Then the president made his way down the center aisle, shaking hands with the members who had sent staff members to reserve these favored seats for hours for just this moment.

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It's All Politics
1:34 am
Tue January 24, 2012

Romney Redux: Did The Front-Runner Find A Way Back In?

Former Massachusetts Gov. Mitt Romney and former House Speaker Newt Gingrich debate at the University of South Florida in Tampa on Monday.
Chip Somodevilla Getty Images

Originally published on Wed January 25, 2012 9:35 am

On Tuesday, it is likely the presidential campaign's focus will shift to Mitt Romney's tax returns, which show him making $42.5 million in 2010 and 2011. That number may be bigger than he can finesse by saying in essence: Don't hate me because I'm successful.

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It's All Politics
12:49 am
Sun January 22, 2012

This Time, South Carolina GOP Bets Its Winning Streak On A Long Shot

Newt Gingrich along with his wife, Callista, addresses supporters at the Hilton Hotel in Columbia, S.C. following his primary victory. South Carolina voters have chosen the GOP nominee since 1980.
JEFF SINER MCT /Landov

By embracing Newt Gingrich in its primary, the South Carolina GOP has risked its remarkable record of success at picking the party's eventual nominee for president.

It's been quite a run. Beginning with its primary in 1980, when it chose Ronald Reagan, South Carolina has voted first among Southern states. And the Palmetto State's choice has gone on to dominate the other Southern states and lock up the nomination in short order. That happened eight times in a row, counting incumbent renominations.

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It's All Politics
6:16 pm
Thu January 19, 2012

Iowa Republicans To The GOP: Please Don't Ask Us Who Won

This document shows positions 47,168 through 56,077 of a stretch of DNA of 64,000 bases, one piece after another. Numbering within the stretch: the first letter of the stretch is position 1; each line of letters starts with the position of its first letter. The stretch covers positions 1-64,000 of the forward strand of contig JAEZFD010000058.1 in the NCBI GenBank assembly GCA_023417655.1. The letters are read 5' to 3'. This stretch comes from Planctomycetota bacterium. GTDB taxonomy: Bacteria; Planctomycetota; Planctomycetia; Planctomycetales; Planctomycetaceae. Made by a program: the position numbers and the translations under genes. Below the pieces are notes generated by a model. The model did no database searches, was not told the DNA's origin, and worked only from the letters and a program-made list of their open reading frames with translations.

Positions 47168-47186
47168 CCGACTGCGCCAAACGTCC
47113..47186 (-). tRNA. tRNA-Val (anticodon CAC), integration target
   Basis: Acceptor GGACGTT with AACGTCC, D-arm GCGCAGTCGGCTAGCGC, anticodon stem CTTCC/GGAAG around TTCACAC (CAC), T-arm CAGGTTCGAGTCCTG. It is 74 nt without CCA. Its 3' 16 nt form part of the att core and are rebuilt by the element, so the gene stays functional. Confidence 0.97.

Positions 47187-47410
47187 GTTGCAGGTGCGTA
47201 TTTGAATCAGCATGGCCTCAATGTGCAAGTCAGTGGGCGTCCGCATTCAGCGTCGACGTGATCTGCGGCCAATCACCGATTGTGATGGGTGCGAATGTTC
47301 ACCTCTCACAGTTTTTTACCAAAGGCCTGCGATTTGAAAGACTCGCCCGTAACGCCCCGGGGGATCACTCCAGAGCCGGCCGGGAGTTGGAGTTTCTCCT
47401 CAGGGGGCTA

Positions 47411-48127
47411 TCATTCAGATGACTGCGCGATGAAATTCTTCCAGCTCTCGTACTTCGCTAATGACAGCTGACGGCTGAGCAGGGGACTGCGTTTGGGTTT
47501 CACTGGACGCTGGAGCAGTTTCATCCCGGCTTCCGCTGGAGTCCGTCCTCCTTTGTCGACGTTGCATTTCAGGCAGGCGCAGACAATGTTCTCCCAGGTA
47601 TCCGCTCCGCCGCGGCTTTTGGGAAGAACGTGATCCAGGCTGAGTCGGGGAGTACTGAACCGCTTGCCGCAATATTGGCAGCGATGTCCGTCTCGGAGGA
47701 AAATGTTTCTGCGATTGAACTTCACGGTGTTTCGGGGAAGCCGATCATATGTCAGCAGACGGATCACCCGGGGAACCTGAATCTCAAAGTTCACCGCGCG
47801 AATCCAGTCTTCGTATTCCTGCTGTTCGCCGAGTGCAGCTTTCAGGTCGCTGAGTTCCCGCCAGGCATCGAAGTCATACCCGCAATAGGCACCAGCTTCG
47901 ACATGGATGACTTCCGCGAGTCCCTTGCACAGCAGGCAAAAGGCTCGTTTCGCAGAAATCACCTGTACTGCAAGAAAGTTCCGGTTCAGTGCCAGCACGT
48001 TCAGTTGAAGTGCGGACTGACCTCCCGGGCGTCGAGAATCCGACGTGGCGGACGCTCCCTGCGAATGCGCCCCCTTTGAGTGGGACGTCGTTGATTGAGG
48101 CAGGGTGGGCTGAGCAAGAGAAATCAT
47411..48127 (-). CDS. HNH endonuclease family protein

Iowa caucusgoers deposit their ballots on Jan. 3 at a school in Des Moines. On Thursday, the state GOP said it could not account for all votes from the caucuses.
Jewel Samad Getty Images

Originally published on Fri January 20, 2012 12:56 am

How embarrassing for Iowa GOP officials. How embarrassing for Iowa Republicans as a party. How embarrassing for Iowa.

But on the other hand, who told the world to hold its breath earlier this month, awaiting the latest word on who had edged ahead in the Iowa caucuses?

That would have been us. The news folks. Up all night to bring you the latest information — or misinformation, as it turns out.

And who told the world to care about these homey little midwinter Midwestern klatches in the first place?

That, too, would have been us.

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It's All Politics
7:02 am
Tue January 17, 2012

The Huntsman Saga: Another Media Favorite Takes The Fall

Former Utah Gov. Jon Huntsman was surrounded by members of the media during a campaign stop earlier this month in Dover, N.H.
Alex Wong Getty Images

Originally published on Tue January 17, 2012 10:36 am

There could not have been more apt an epitaph. The once-promising campaign of former Utah Gov. Jon Huntsman came to an end within hours of his being endorsed by The Columbia State, South Carolina's largest and most influential newspaper, within days of that state's Republican primary.

The woman who wrote the State's endorsing editorial said she felt as if she'd been wooed and won and abandoned by her newly betrothed. Indeed, over the course of his campaign, Huntsman left more than a few journalists feeling jilted.

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It's All Politics
7:15 am
Sun January 15, 2012

Aiming To Show Strength, Evangelicals May Achieve Opposite

Republican presidential candidate former U.S. Sen. Rick Santorum speaks to supporters after announcing that he was endorsed Saturday by the evangelical Christian leaders group.
Mark Wilson Getty Images

Originally published on Sun January 15, 2012 5:56 pm

The gathering of more than 100 evangelical Christian leaders and activists in rural Texas this weekend was an 11th-hour effort to unite "movement conservatives" behind a rival to Mitt Romney and demonstrate their own power within the Republican Party.

Instead, it may well be a revelation of their weakness as a force within the GOP. Because if Romney still wins the South Carolina primary next weekend, this final flailing attempt to stop him will make his victory all the more important — and his eventual nomination all the more inevitable.

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It's All Politics
7:51 am
Wed January 11, 2012

Bain Attacks On Romney Recall Notorious 'Willie Horton' Ads

Mitt Romney greets supporters in Manchester, N.H., after seizing a second victory in his fight to be the party's presidential nominee.
Emmanuel Dunand AFP/Getty Images

Originally published on Wed January 11, 2012 9:12 am

The satisfying victory Mitt Romney harvested in New Hampshire's primary this week was marred by the late eruption of a blemish. It could be a passing cloud in the otherwise blue Romney sky, or it could be the sign of storms ahead.

Does anyone remember Willie Horton? Does anyone remember the tragic trajectory of another Massachusetts governor, Michael Dukakis, in 1988?